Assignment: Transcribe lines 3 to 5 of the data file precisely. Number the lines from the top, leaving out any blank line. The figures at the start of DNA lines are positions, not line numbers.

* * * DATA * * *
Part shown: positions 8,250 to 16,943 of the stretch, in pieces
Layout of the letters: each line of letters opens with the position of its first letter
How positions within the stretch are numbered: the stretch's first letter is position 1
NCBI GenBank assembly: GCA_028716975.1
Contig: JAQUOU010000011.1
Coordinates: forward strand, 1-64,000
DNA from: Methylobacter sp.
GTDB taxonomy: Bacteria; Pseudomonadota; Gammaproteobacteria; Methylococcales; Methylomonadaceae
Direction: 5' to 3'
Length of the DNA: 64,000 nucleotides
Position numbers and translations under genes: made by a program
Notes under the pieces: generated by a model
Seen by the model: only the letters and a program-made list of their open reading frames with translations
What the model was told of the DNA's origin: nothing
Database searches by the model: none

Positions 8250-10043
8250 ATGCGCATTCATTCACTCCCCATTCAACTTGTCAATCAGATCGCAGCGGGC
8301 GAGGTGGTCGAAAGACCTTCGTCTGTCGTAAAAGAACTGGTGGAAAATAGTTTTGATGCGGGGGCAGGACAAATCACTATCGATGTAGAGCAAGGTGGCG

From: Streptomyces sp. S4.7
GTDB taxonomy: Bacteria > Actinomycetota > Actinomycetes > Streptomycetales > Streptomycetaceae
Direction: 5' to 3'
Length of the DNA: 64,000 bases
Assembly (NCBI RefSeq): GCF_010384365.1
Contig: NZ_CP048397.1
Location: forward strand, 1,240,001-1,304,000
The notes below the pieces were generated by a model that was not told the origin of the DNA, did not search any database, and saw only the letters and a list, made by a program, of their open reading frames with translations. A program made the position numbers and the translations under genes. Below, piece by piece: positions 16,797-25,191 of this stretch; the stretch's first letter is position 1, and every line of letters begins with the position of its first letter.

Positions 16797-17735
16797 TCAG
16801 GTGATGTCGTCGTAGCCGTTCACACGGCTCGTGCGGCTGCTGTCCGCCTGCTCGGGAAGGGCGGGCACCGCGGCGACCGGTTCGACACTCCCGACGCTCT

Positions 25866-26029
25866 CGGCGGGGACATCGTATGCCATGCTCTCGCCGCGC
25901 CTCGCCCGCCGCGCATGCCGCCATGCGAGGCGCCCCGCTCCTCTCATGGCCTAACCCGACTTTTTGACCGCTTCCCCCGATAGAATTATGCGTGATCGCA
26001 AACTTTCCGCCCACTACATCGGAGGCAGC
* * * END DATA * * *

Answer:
How positions within the stretch are numbered: the stretch's first letter is position 1
NCBI GenBank assembly: GCA_028716975.1
Contig: JAQUOU010000011.1